“If the name of Starling has been given to this well-known species, with the view of assimilating it to the European bird of that name, it can only have been on account of the numbers of individuals that associate together, for in every other respect it is as distinct from the true Starlings as a Common Crow. But without speaking particularly of generic or specific affinities, I shall here content myself with giving you, kind reader, an account of the habits of this bird.
The Marsh Blackbird is so well known as being a bird of the most nefarious propensities, that in the United States one can hardly mention its name, without hearing such an account of its pilferings as might induce the young student of nature to conceive that it had been created for the purpose of annoying the farmer. That it destroys an astonishing quantity of corn, rice, and other kinds of grain, cannot be denied; but that before it commences its ravages, it has proved highly serviceable to the crops, is equally certain.
As soon as spring makes its appearance, almost all the Redwings leave the Southern States, in small detached and straggling flocks, the males leading the way in full song, as if to invite the females to follow. Prodigious numbers make their appearance in the Eastern Districts, as winter recedes, and are often seen while piles of drifted snow still remain along the roads, under shelter of the fences. They frequently alight on trees of moderate size, spread their tail, swell out their plumage, and utter their clear and not unmusical notes, particularly in the early morning, before their departure from the neighbourhood of the places in which they have roosted; for their migrations, you must know, are performed entirely during the day.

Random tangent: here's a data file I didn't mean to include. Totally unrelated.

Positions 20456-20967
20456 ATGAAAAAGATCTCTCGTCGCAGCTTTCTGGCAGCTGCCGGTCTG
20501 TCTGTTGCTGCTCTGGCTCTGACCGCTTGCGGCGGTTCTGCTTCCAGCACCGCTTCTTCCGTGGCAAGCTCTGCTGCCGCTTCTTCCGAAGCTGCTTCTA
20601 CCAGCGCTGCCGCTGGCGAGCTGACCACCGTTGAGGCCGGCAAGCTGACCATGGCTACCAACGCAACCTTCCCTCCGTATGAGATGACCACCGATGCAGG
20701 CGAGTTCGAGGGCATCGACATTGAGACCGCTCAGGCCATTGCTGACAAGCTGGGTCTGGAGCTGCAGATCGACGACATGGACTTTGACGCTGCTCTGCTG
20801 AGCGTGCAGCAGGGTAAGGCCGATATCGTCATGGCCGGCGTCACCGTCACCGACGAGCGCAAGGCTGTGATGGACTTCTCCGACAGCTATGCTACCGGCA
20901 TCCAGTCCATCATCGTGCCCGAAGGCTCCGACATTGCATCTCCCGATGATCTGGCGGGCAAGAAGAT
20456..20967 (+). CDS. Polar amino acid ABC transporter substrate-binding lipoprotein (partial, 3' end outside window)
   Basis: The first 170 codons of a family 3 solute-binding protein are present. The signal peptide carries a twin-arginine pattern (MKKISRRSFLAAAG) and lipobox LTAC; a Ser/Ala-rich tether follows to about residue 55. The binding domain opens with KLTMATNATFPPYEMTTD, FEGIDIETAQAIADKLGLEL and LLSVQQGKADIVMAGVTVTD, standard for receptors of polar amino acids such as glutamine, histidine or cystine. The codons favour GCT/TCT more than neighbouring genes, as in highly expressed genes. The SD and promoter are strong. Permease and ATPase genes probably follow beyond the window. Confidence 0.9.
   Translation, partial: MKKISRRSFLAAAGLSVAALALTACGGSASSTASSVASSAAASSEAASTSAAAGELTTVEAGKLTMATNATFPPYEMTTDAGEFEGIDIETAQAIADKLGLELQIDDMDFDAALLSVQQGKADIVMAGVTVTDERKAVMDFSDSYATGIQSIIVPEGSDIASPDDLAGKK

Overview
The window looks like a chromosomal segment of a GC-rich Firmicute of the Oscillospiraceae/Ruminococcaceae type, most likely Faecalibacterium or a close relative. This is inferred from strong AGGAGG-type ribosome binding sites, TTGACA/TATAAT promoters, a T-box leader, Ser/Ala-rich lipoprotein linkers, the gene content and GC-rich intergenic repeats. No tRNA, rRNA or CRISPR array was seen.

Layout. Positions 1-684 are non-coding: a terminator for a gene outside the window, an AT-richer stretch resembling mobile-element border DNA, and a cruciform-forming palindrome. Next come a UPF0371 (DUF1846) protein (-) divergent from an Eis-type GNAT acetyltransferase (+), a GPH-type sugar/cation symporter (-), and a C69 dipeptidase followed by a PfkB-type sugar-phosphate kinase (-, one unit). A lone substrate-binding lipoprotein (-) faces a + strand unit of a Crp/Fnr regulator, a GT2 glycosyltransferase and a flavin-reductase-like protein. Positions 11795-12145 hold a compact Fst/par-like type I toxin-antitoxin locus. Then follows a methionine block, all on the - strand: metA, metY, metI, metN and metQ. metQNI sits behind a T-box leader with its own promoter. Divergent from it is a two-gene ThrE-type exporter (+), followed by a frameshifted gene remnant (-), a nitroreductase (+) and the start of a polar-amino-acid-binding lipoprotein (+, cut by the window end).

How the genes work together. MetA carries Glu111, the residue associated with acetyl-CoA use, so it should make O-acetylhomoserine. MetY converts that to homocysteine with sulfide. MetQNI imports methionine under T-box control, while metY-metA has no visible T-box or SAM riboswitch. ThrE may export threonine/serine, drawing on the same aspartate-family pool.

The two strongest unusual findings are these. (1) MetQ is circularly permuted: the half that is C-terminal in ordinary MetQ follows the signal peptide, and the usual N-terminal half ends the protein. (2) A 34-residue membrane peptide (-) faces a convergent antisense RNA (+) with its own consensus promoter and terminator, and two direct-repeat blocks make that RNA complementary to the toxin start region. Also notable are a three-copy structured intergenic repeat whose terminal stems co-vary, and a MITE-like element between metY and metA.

Their food at this season is almost exclusively composed of grubs, worms, caterpillars, and different sorts of coleopterous insects, which they procure by searching with great industry, in the meadows, the orchards, or the newly ploughed fields, walking with a graceful step, but much quicker than either of their relatives, the Purple Grakle or the Boat-tail of the Southern States. The millions of insects which the Redwings destroy at this early season, are, in my opinion, a full equivalent for the corn which they eat at another period; and for this reason, the farmers do not molest them in spring, when they resort to the fields in immense numbers. They then follow the ploughman, in company with the Crow Blackbird, and as if aware of the benefit which they are conferring, do not seem to regard him with apprehension.”
–J. J. Audubon, Ornithological Biography, I (1831), 348-349 [excerpted].